Clinical significance of bone changes in osteoarthritis

Sections of Clinical Epidemiology Research and Training Unit, and Rheumatology, Department of Medicine, Boston University School of Medicine, 650 Albany Street, Suite X200, Clin Epi Unit, Boston, MA 02118, USA.
Therapeutic advances in musculoskeletal disease 08/2012; 4(4):259-67. DOI: 10.1177/1759720X12437354
Source: PubMed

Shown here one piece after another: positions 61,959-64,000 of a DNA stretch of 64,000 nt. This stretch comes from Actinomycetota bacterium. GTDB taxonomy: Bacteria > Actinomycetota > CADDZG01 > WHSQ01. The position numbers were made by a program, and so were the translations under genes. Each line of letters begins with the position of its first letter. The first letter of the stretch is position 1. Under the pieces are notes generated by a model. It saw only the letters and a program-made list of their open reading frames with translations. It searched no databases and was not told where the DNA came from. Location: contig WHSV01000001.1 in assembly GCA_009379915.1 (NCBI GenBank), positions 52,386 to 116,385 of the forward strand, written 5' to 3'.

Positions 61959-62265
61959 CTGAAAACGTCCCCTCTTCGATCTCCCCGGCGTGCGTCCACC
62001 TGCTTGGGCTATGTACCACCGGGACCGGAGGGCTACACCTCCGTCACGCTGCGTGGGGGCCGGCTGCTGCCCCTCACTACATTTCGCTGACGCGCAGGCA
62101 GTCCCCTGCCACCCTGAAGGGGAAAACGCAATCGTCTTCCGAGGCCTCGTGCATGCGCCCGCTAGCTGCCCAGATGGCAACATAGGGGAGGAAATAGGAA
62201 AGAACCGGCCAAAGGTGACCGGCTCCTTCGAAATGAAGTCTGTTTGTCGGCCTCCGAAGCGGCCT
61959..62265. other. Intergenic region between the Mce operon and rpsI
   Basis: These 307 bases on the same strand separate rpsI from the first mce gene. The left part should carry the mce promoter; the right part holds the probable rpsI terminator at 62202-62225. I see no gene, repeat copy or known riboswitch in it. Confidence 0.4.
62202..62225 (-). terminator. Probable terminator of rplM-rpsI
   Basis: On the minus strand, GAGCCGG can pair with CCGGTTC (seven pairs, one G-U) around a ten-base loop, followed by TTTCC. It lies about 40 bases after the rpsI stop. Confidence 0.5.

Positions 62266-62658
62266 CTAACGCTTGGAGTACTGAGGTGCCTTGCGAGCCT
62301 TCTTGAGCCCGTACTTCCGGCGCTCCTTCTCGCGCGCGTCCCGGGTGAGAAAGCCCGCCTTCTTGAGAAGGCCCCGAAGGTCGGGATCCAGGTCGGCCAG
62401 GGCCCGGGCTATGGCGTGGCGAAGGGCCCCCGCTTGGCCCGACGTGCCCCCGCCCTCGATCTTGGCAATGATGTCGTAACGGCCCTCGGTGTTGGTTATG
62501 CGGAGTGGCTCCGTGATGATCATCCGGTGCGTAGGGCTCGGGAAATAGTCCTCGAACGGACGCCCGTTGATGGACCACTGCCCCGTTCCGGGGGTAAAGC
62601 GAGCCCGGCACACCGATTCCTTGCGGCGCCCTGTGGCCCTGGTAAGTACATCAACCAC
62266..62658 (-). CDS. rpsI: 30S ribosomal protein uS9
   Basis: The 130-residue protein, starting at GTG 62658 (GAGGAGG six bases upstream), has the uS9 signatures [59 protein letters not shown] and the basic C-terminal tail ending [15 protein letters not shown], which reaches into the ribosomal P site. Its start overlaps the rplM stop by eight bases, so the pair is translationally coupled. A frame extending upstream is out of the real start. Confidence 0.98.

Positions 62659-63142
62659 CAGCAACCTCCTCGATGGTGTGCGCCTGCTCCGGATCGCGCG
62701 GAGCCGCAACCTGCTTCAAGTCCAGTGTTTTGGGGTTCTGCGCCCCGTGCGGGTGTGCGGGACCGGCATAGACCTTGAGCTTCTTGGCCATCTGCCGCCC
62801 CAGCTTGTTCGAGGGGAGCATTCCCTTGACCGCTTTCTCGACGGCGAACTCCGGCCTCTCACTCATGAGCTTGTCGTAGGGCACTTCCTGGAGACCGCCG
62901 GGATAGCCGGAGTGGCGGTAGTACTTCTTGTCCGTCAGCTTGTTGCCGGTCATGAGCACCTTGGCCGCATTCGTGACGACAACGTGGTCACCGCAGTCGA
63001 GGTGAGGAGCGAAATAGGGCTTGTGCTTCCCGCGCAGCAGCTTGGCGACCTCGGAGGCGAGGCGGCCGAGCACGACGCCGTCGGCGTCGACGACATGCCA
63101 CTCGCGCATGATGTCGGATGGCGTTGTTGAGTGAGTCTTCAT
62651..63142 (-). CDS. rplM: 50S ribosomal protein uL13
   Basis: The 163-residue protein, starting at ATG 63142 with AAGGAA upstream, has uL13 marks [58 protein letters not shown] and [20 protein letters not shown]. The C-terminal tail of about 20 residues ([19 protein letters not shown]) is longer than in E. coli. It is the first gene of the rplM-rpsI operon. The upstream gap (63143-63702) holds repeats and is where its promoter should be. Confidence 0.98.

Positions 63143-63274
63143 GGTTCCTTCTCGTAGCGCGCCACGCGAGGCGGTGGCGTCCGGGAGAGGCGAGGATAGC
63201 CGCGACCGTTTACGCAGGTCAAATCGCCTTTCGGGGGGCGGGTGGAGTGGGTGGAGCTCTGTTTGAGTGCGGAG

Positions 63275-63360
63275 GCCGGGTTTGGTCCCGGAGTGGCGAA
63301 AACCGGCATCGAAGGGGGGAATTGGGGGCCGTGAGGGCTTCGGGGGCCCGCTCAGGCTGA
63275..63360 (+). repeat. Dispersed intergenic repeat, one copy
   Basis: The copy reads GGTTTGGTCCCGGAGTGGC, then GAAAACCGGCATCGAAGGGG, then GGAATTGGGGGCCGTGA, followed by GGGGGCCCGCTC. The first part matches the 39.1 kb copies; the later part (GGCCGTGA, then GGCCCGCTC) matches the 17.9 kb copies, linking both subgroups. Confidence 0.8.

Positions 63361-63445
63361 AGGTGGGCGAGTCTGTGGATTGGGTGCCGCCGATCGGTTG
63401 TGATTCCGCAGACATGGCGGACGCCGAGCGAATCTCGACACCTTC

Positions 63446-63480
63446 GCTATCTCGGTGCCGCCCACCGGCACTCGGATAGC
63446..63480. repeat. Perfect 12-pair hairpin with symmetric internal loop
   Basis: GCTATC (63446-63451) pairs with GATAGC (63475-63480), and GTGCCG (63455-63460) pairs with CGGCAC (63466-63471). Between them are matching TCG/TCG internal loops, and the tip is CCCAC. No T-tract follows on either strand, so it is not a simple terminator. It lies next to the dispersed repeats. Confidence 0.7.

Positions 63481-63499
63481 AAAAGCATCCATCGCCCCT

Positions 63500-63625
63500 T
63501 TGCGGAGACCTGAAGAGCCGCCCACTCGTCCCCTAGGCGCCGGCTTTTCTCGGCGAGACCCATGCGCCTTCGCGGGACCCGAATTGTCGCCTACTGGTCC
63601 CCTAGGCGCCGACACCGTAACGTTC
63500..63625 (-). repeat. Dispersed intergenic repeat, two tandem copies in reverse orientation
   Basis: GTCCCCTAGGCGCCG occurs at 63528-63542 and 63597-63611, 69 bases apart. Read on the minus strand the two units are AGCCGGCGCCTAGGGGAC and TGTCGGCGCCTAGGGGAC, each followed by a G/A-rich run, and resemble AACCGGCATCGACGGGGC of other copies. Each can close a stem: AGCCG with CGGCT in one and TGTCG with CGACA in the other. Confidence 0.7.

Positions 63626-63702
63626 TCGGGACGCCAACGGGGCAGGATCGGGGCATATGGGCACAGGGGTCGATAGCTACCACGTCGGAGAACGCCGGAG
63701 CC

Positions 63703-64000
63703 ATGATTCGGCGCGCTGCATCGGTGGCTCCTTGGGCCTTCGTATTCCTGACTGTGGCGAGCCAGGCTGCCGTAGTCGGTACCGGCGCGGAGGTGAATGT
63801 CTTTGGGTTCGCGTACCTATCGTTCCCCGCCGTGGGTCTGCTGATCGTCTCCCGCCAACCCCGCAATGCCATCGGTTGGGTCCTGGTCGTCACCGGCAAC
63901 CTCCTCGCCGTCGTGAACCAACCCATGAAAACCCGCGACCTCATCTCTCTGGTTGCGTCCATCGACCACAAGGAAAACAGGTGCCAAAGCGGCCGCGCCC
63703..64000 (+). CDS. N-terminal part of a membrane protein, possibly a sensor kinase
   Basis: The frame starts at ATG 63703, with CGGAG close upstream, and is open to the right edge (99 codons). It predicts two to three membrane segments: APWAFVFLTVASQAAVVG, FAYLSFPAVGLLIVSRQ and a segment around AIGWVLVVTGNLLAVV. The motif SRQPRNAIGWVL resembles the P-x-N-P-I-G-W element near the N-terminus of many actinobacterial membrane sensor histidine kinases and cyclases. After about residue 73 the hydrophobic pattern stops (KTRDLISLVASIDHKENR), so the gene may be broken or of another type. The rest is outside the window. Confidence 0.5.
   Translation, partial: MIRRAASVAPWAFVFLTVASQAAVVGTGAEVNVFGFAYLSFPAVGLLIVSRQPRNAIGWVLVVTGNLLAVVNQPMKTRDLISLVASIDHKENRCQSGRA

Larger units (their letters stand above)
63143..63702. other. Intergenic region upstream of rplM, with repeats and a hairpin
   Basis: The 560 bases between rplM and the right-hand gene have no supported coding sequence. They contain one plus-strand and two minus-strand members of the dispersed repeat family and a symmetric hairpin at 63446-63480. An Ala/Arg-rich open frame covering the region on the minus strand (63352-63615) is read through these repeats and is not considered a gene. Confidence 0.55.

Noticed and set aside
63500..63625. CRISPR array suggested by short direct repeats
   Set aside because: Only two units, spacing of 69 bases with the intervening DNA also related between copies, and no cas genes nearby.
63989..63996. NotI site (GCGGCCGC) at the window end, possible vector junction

Osteoarthritis (OA), the most common form of arthritis, is now understood to involve all joint tissues, with active anabolic and catabolic processes. Knee OA in particular is considered to be a largely mechanically-driven disease. As bone adapts to loads by remodeling to meet its mechanical demands, bone alterations likely play an important role in OA development. Subchondral bone changes in bone turnover, mineralization, and volume result in altered apparent and material density of bone that may adversely affect the joint's biomechanical environment. Subchondral bone alterations such as bone marrow lesions (BMLs) and subchondral bone attrition (SBA) both tend to occur more frequently in the more loaded knee compartments, and are associated with cartilage loss in the same region. Recently, MRI-based 3D bone shape has been shown to track concurrently with and predict OA onset.The contributions of structural abnormalities to the clinical manifestations of knee OA are becoming better understood as well. While a structure-symptom discordance in knee OA is thought to exist, such observations do not take into account all potential factors that can contribute to between-person differences in the pain experience. Using novel methodology, pain fluctuation has been associated with changes in BMLs, synovitis and effusion. SBA has also been associated with knee pain, but the relationship of osteophytes to pain has been conflicting.Understanding the pathophysiologic sequences and consequences of OA pathology will guide rational therapeutic targeting. Importantly, rational treatment targets require understanding what structures contribute to pain as pain is the reason patients seek medical care.